Treasure Secretary Timothy Geithner said Tuesday that federal regulators who are examining reforms to mark-to-market accounting rules are working on a "constructive set of changes."
At a recent congressional hearing, lawmakers called on regulators to revise the rules, which require banks to value assets at current prices. Banks have resisted such revisions, because reducing the value of assets on their books leads to significant write-downs. Banks who suffer too many write-downs become insolvent.
Geithner told the Financial Services Committee that any reform of the accounting rule must strike a balance "between preserving confidence in the quality of public disclosure, which is very important to getting through this, [and addressing] some of the complications of applying those standards in a market like we're experiencing today."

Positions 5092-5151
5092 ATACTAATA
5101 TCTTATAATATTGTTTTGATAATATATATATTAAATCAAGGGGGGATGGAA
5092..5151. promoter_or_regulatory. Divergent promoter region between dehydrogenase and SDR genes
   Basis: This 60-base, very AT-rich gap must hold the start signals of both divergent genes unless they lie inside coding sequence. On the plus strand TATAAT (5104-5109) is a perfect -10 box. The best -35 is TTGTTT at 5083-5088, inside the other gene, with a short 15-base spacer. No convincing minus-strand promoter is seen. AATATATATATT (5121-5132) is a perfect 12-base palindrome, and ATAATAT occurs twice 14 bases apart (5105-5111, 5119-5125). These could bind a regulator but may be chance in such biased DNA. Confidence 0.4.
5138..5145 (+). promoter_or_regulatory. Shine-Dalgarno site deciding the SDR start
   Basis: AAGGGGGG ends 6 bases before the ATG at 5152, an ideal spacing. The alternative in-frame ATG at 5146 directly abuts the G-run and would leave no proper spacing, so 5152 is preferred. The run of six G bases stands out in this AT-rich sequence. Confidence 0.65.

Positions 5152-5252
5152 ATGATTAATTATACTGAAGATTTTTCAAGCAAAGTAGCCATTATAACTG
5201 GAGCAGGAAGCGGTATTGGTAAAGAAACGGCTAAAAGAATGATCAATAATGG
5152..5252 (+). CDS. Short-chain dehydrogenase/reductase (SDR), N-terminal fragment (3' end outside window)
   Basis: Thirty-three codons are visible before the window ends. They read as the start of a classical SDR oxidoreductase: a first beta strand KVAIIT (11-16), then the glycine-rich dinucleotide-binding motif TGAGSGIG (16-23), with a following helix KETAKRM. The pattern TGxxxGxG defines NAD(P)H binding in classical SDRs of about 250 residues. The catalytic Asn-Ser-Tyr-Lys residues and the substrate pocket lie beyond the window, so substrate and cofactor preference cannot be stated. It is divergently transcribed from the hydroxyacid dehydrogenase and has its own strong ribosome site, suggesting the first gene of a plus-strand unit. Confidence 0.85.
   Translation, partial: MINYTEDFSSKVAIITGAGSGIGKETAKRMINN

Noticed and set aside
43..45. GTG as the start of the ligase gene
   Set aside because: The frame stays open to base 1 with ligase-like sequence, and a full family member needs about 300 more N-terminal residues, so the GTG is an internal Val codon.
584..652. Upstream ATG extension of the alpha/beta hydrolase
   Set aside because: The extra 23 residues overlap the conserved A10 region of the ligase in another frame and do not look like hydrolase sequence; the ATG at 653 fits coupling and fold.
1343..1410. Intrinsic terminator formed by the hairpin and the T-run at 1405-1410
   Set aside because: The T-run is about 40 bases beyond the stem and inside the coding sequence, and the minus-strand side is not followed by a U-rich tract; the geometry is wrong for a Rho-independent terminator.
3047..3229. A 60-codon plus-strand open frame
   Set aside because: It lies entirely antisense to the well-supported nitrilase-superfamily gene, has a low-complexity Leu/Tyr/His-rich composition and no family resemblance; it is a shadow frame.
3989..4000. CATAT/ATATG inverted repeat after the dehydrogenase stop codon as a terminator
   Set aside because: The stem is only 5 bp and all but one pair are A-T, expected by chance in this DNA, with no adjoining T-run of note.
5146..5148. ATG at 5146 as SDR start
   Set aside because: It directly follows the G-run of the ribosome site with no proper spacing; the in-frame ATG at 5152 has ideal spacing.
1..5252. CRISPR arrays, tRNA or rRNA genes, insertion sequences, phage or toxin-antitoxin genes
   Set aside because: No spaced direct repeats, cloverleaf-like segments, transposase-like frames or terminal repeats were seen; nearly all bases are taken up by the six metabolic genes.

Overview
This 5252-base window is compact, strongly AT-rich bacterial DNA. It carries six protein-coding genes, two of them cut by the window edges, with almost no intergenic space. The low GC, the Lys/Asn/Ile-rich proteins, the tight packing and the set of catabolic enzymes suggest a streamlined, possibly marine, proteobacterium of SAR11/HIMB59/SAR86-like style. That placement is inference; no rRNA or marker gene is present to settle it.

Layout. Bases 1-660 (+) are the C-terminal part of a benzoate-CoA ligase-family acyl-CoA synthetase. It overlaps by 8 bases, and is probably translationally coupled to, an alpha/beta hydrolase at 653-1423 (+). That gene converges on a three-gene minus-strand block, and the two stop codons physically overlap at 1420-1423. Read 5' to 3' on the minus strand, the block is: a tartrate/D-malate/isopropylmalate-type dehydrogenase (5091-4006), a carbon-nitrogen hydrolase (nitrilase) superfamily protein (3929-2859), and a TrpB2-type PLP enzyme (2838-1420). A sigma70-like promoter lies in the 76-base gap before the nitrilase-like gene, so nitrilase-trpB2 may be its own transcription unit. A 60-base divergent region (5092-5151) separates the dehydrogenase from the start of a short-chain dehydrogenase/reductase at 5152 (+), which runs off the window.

Robert Herz, head of the Financial Accounting Standards Board, told a panel of lawmakers earlier this month that the loudest critics of fair market accounting practices have been the very same banks that have gone belly up when regulators would not let them adjust their accounting.
"I will tell you that I get calls and visits from some of those institutions that are now in government hands, about two weeks before they get taken over, trying to get the accounting changed," he said.